Another lease sale, another challenge
One of the overriding sentiments to emerge from the Thompson Divide controversy is that some places are too special to drill.
We’ve heard that particular turn of phrase come into play in conjunction with efforts to protect the Roan Plateau and the Thompson Divide from oil and gas development — especially from public officials who had to defend the BLM’s decision to cancel leases.
But it’s not really reflective of the conservation groups that adhere to a “keep it in the ground” mindset. The “too special” argument suggests that drilling might be OK elsewhere, but groups like the Center for Biological Diversity make no secret of wanting to end fossil fuel leasing on public land.
Any drilling operation is unreasonable, according to the conservationist mindset, by virtue of the fact that it results in greenhouse gas emissions. Never mind that the nation’s emissions profile has remained virtually unchanged over the last three years, thanks in large part to the displacement of coal in favor of cleaner-burning natural gas in power generation.
“It’s irresponsible for the BLM to issue new fossil fuel leases on public lands without considering the impact that extracting and burning these new sources of dirty energy will have on the climate,” a lawyer with the Center for Biological Diversity said in a news release in response to a BLM plan to offer 20,000 acres of oil and gas leases, including 16,000 in Mesa County.
The climate angle is just one of many concerns raised by conservation groups. In protesting the sale, they’re citing potential impacts to three plants listed as protected species and protected by the Endangered Species Act, the amount of water involved with hydraulic fracturing and the potential for floods to damage oil and gas infrastructure — even whether injection wells to dispose wastewater could cause earthquakes that threaten the integrity of the Vega Reservoir dam.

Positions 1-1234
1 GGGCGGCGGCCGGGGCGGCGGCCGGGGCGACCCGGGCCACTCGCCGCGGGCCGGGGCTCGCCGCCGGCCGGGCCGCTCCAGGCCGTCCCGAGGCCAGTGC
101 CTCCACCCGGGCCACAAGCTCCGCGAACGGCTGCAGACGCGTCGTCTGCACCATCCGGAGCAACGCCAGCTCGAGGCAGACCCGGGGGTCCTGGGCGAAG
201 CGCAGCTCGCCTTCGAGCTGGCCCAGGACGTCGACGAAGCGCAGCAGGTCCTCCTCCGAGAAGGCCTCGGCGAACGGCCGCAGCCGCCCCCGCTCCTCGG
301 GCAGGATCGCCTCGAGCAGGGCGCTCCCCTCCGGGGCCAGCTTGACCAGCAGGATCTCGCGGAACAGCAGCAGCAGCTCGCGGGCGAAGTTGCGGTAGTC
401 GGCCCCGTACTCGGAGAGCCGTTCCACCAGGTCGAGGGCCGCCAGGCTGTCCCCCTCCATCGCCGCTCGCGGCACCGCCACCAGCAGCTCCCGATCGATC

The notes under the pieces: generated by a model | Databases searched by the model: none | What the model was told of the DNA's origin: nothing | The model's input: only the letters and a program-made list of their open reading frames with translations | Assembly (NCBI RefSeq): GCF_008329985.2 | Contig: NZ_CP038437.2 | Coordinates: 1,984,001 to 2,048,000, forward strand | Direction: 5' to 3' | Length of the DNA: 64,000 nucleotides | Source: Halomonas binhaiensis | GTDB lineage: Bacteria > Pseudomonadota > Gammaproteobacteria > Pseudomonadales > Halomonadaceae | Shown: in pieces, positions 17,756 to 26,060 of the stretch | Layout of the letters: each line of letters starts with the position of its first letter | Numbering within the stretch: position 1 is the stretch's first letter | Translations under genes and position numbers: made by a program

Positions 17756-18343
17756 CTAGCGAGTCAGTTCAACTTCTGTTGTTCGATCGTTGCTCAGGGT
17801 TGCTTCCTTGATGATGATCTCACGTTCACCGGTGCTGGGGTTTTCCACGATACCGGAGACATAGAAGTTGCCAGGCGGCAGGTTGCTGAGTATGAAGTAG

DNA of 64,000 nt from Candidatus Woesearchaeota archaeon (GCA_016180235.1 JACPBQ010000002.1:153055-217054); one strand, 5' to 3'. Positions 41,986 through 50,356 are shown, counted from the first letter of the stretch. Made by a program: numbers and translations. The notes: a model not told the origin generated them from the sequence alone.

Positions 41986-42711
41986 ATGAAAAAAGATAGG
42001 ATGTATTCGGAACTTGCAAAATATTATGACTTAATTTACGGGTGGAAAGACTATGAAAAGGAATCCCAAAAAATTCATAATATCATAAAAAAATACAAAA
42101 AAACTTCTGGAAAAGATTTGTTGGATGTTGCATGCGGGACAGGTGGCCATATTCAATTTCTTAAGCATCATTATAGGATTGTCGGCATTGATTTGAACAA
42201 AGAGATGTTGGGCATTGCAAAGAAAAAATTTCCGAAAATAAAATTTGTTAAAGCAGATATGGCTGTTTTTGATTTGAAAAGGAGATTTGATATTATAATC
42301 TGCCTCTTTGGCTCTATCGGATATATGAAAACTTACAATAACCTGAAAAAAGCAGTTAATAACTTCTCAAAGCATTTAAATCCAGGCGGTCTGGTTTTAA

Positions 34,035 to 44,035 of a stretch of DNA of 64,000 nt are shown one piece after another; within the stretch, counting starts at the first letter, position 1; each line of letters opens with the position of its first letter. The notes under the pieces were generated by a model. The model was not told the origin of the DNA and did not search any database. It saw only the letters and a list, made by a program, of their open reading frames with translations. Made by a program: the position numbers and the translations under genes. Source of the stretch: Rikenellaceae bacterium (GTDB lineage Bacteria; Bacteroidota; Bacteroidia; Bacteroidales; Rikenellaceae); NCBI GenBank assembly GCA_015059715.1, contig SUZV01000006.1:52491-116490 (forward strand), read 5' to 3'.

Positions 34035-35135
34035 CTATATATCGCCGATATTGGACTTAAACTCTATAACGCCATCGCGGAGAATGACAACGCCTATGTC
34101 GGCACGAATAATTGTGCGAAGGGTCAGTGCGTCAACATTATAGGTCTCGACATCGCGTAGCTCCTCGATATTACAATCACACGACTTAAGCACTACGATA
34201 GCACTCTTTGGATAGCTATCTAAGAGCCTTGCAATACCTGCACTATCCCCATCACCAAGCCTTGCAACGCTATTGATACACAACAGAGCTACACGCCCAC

That’s not to say that none of these are legitimate concerns. But it’s clear that these groups are willing to pull any combination of levers to stop the leases.
Perhaps most discouraging is the notion that the BLM improperly relies on broad-scale analysis in resource-management plans of its local field offices, which is inadequate to address site-specific issues.
Katie Stevens, the manager for the BLM’s Grand Junction field office, recently wrote in an op-ed that the Federal Land Policy and Management Act “doesn’t include cookbook approaches — it still relies on individual people in government to be good stewards and puzzle out ... complicated tradeoffs.”
It seems disingenuous to celebrate the BLM’s wisdom in canceling leases in the Thompson Divide and simultaneously claim the agency doesn’t know what it’s doing elsewhere.
Ultimately, the protests will be vetted. They’re an important part of the system, so we don’t begrudge conservation groups for lodging them. It’s the tension they bring to the debate that helps us identify where reasonable development can or should occur on federal land.
But the BLM is just following the law. If these groups want to stop leasing, they need to go to Congress.